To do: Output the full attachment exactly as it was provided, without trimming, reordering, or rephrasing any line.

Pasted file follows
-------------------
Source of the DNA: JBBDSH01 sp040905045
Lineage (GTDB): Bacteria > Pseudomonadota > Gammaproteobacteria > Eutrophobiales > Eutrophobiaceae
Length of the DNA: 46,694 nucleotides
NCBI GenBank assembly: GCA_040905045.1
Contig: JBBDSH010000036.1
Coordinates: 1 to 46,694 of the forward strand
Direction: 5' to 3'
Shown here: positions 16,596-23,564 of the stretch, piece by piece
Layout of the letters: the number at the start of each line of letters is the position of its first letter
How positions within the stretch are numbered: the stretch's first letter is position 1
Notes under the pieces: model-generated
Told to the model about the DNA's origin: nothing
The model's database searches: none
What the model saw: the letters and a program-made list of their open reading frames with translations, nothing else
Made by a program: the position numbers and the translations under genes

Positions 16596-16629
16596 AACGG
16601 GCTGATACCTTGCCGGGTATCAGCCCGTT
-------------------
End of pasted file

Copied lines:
Source of the DNA: JBBDSH01 sp040905045
Lineage (GTDB): Bacteria > Pseudomonadota > Gammaproteobacteria > Eutrophobiales > Eutrophobiaceae
Length of the DNA: 46,694 nucleotides
NCBI GenBank assembly: GCA_040905045.1
Contig: JBBDSH010000036.1
Coordinates: 1 to 46,694 of the forward strand
Direction: 5' to 3'
Shown here: positions 16,596-23,564 of the stretch, piece by piece
Layout of the letters: the number at the start of each line of letters is the position of its first letter
How positions within the stretch are numbered: the stretch's first letter is position 1
Notes under the pieces: model-generated
Told to the model about the DNA's origin: nothing
The model's database searches: none
What the model saw: the letters and a program-made list of their open reading frames with translations, nothing else
Made by a program: the position numbers and the translations under genes

Positions 16596-16629
16596 AACGG
16601 GCTGATACCTTGCCGGGTATCAGCCCGTT